The problem with the single condition, delay-only, out-in transition method is that Svelte is creating the incoming element once the condition switches despite the delay on the in transition. You can slow the transitions way down and check dev tools to see this, both elements will exist the incoming transition delay does not prevent the element from having a size, just visibility.

One way around it is to do what you've done with absolute position, kinda intensive and becomes boilerplate. Another method is to set an absolute height for the container holding the elements being transitioned, pull everything else out of the container (the button in your example) and hide the overflow as seen here, very css dependent and does not always play well with certain layouts.

The last way I've used is a bit more round about but since Svelte has an outroend event that is dispatched when the animation is done you can add a variable for blue or whatever your second condition is and put in an else if block for the second condition (blue here) and wire the trigger so it's checking for the active variable and switching it off, then switch on the other variable inside the outroend event as seen here you can also remove any delay since the duration becomes the delay.

From inspecting the DOM during transitions it seems this is the only way that both elements don't exist at the same time because they depend on separate conditions, I'm sure there are even more elegant ways to achieve this but this works for me.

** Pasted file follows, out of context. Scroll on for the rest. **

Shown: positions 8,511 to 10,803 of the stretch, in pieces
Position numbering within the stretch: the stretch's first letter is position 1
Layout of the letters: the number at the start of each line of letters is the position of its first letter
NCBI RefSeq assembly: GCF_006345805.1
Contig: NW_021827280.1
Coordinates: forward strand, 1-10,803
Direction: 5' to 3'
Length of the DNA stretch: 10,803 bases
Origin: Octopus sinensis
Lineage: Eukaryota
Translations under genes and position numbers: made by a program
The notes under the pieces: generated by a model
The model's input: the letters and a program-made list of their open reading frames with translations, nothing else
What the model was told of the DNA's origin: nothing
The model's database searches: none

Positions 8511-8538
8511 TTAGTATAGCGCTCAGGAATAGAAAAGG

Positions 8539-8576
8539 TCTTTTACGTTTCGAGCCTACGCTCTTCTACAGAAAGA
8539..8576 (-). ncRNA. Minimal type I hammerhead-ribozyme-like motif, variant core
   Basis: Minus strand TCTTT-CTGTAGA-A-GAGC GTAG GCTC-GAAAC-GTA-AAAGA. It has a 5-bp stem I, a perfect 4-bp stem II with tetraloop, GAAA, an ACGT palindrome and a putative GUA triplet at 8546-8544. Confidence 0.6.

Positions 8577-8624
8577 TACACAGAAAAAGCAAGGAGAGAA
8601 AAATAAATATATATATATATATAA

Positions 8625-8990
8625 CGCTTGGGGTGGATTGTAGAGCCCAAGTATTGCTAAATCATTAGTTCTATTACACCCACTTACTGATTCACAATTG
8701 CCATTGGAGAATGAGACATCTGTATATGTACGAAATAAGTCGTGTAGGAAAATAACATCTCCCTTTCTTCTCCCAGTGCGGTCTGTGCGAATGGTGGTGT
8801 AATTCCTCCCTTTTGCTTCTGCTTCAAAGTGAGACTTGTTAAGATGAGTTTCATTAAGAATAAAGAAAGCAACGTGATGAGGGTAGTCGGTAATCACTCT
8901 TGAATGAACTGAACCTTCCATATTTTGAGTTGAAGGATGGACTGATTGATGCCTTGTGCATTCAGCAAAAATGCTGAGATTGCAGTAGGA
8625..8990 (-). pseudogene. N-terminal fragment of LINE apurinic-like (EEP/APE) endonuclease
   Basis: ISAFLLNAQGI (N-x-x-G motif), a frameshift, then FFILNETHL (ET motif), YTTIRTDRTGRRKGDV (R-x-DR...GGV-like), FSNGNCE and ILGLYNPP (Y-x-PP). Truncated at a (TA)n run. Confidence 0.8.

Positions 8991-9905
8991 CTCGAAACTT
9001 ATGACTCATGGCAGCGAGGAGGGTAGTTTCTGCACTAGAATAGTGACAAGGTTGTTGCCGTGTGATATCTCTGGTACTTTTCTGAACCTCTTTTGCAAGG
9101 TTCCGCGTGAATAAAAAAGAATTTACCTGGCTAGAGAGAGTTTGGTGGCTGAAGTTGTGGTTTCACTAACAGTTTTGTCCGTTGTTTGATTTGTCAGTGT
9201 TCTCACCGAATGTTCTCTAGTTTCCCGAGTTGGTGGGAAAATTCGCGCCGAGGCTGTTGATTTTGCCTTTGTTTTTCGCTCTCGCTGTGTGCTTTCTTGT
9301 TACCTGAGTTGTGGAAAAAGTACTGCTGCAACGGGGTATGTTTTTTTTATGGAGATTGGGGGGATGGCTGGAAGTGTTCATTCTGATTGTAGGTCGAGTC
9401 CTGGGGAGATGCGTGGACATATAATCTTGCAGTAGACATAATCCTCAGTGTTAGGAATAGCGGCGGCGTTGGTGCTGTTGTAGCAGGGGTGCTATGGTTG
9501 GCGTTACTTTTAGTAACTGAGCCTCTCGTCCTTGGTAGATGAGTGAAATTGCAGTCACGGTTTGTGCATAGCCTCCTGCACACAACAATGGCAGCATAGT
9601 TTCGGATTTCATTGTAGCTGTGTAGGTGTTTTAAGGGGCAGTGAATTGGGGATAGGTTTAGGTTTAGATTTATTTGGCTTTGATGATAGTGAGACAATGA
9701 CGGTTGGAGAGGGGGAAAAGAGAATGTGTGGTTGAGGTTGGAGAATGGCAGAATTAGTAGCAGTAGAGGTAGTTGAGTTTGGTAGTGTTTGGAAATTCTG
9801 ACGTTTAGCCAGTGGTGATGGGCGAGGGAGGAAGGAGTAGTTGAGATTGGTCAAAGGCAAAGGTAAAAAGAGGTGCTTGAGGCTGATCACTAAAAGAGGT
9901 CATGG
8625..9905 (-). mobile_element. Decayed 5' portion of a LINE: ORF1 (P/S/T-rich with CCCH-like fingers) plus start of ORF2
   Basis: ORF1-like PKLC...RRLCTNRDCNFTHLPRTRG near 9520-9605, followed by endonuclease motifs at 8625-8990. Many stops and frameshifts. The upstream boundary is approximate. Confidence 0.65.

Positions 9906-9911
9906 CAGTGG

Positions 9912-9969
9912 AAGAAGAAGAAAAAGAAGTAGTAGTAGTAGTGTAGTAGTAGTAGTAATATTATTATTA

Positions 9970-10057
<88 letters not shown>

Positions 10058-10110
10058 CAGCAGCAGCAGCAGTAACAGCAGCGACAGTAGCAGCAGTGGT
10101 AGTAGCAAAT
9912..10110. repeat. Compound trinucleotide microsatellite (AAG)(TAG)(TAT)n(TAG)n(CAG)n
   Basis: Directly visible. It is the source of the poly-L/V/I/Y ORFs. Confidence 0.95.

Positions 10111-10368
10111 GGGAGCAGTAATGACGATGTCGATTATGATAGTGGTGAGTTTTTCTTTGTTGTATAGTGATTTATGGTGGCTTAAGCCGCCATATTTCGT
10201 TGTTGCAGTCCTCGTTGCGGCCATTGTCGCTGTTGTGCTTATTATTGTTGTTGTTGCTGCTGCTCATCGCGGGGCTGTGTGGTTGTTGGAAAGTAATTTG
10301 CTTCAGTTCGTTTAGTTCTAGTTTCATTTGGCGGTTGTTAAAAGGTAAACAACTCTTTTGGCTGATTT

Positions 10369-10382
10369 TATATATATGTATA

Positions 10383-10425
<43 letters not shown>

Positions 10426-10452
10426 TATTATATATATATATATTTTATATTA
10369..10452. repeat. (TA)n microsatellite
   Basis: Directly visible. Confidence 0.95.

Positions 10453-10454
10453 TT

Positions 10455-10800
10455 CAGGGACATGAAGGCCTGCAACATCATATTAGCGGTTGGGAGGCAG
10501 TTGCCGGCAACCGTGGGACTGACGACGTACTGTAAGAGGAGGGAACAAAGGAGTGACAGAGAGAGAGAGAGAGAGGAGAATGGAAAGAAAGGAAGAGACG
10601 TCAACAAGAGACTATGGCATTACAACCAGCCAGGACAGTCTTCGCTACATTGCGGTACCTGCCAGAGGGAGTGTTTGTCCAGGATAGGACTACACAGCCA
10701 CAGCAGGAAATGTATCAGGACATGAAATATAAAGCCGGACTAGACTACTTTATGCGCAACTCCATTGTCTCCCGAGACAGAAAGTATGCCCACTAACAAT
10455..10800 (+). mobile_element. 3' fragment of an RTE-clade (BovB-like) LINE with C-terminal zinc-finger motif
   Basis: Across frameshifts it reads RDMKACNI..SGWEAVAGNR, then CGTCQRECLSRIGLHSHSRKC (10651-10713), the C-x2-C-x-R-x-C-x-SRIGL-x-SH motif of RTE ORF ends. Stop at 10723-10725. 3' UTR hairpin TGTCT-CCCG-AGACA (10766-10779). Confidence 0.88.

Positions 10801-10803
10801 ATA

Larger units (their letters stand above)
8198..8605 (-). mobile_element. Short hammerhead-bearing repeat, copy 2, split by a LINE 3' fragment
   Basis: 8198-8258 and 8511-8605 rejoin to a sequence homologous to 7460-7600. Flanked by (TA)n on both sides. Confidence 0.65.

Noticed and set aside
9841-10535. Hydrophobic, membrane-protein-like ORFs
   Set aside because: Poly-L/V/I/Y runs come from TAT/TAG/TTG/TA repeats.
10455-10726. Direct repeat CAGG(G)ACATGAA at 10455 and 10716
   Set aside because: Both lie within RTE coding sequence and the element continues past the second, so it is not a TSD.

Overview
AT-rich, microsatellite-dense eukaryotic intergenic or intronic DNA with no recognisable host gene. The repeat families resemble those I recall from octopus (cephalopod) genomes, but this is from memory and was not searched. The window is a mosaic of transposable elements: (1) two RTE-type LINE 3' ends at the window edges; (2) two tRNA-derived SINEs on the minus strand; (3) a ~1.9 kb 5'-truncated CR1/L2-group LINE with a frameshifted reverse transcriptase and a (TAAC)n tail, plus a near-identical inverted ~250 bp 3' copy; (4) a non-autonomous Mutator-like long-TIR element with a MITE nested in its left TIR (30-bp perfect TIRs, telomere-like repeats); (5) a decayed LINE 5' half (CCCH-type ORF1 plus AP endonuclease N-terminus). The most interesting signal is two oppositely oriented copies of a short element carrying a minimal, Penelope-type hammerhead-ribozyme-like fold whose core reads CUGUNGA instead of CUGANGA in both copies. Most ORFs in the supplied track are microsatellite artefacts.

EDIT:

There is another option available that only works on browsers that support CSS grid spec, luckily that's nearly universal at this point. It's very similar to the absolute positioning method with an added bonus that you don't have to worry about the height of the elements at all

The idea behind this is that with CSS Grid we can force 2 elements to occupy the same space with grid-area or grid-column and grid-row by giving both elements(or more than 2) the same start and end columns and rows on the implicit grid of 1 col by 1 row (grid is smart enough to not create extra columns and rows we won't be using). Since Svelte uses transforms in it's transitions we can have elements coming and going without any layout shift, nice. We no longer have to worry about absolute position affecting elements or about delays, we can fine tune the transition timing to perfection.

Here is a REPL to show a simple setup, and another REPL to show how this can be used to get some pretty sweet layering effects, woah!

2